Meteorite analysis shows reduced salt is key in Earth's new recipe

December 05, 2017

Scientists have found the halogen levels in the meteorites that formed the Earth billions of years ago are much lower than previously thought.

The research was carried out by international team of researchers, led by the Universities of Manchester and Oxford, and has recently been published in Nature.

Halogens such as Chlorine, Bromine and Iodine, form naturally occurring salts which are essential for most life forms - but too much can prohibit life. When previously comparing halogen levels in meteorites that formed the planet, the Earth should have unhealthy levels of salt.

Many theories have been put forward to explain the mystery of why, instead, Earth salt concentrations are 'just right'. The answer turns out to be quite simple - previous estimates meteorites were just too high.

Using a new analytical technique, the team looked at different kinds of chondrite meteorites, a type of primitive meteorite approximately 4.6 billion years old.

Dr Patricia Clay, lead author of the study from the University of Manchester's School of Earth and Environmental Sciences (SEES), said: 'These kinds of meteorites are remnants of the solar nebula, a molecular cloud made up of interstellar dust and hydrogen gas that predates our Solar System. Studying them provides important clues for our understanding of the origin and age of the Solar System.'

How the Earth acquired its volatile elements has long interested scientists. To answer the question the team re-examined one of the largest collection of meteorites assembled for this type of study.

They found that previous estimates of halogen levels in meteorites were too high, but the technique used by the team helped them avoid contaminated sources.

Dr Clay explains: "No single model of Earth formation using the old meteorite measurements could easily account for the halogens we see today. Some of these models needed catastrophic planetary wide removal of halogens without affecting related elements - which just didn't make sense."

Professor Ray Burgess, co-author and also from The University of Manchester, added: "The new simplified model we have developed is a big step forward in understanding how key ingredients essential for life were brought to our planet, including water that probably helped distribute the halogens between the planetary interior and surface."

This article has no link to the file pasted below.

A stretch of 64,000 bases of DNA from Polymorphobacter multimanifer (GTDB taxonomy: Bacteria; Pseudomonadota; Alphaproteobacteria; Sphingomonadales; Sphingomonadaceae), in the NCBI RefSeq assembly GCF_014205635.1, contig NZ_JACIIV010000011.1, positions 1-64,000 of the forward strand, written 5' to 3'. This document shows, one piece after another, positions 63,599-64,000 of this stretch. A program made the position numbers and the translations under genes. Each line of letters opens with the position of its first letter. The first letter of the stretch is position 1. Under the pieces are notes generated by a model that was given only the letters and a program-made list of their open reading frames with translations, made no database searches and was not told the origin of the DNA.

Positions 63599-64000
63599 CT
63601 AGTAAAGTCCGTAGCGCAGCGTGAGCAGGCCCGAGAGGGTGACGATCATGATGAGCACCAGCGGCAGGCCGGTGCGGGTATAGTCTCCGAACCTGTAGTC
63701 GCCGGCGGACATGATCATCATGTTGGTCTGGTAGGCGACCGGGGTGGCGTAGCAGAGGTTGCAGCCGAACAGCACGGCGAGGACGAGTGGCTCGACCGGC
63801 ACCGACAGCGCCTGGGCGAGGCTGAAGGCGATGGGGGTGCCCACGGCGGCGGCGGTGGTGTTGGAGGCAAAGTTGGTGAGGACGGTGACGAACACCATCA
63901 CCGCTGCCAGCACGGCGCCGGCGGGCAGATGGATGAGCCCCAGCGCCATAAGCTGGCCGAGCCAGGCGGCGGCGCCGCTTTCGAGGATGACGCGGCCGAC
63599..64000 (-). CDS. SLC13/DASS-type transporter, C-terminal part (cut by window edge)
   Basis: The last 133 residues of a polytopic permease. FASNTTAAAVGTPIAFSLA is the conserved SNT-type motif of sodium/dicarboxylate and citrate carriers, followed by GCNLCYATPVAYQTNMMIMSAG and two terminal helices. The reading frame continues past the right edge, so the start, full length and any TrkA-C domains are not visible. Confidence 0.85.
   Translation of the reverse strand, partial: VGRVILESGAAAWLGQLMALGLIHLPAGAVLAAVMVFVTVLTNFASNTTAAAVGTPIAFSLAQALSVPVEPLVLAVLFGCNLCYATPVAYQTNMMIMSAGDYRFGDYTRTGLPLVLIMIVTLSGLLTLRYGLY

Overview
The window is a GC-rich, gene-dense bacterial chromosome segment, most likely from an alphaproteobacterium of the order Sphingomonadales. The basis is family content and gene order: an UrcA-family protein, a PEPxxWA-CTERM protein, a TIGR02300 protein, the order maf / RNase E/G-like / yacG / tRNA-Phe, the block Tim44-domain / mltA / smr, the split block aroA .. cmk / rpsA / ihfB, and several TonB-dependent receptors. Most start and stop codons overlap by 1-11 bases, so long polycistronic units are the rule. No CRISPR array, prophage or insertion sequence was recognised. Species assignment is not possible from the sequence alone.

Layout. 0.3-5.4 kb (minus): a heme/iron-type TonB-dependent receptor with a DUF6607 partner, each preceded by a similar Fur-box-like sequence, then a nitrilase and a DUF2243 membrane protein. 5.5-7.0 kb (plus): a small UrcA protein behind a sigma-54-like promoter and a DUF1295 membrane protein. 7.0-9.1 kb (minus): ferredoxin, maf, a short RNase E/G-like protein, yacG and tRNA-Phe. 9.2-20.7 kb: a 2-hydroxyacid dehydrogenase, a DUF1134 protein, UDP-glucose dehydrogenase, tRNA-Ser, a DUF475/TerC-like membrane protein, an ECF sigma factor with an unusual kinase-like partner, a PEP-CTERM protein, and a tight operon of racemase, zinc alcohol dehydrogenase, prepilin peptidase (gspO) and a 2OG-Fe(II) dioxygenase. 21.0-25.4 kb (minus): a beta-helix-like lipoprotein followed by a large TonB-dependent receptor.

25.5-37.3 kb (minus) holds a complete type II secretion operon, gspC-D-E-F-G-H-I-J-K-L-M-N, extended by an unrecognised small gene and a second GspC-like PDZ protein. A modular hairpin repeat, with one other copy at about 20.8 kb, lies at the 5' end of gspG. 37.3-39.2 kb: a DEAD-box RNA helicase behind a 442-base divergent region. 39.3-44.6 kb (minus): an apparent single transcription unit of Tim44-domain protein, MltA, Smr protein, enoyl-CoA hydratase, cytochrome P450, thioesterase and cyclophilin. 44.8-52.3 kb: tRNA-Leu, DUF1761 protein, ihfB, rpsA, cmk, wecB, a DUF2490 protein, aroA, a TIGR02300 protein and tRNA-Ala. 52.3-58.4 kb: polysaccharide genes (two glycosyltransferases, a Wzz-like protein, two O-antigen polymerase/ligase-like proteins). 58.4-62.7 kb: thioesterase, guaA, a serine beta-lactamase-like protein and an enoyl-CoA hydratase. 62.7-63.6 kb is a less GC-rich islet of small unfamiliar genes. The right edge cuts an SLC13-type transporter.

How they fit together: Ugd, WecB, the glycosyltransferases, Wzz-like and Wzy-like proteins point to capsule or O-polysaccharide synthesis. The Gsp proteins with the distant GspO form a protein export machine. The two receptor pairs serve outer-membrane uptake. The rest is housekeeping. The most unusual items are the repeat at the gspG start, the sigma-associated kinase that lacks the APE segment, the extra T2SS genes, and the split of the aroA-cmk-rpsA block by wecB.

The results were a huge surprise, and time after time each meteorite measured was found to have halogen levels far lower than previously thought, and remarkably consistent between different types of meteorites.

Professor Chris Ballentine, co-author from the University of Oxford and who designed the study, added: "Another big surprise of the study was just how uniform the halogen content of very different meteorites actually is - this is an incredibly important picture into the processes that formed the meteorites themselves - but also means that whatever meteorites formed the earth the halogen ingredients for Earth's recipe remains the same."
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About The University of Manchester

The University of Manchester, a member of the prestigious Russell Group, is the UK's largest single-site university with 39,700 students and is consistently ranked among the world's elite for graduate employability.

The University is also one of the country's major research institutions, rated fifth in the UK in terms of 'research power' (REF 2014). World-class research is carried out across a diverse range of fields including cancer, advanced materials, addressing global inequalities, energy and industrial biotechnology.

No fewer than 25 Nobel laureates have either worked or studied here.

It is the only UK university to have social responsibility among its core strategic objectives, with staff and students alike dedicated to making a positive difference in communities around the world.

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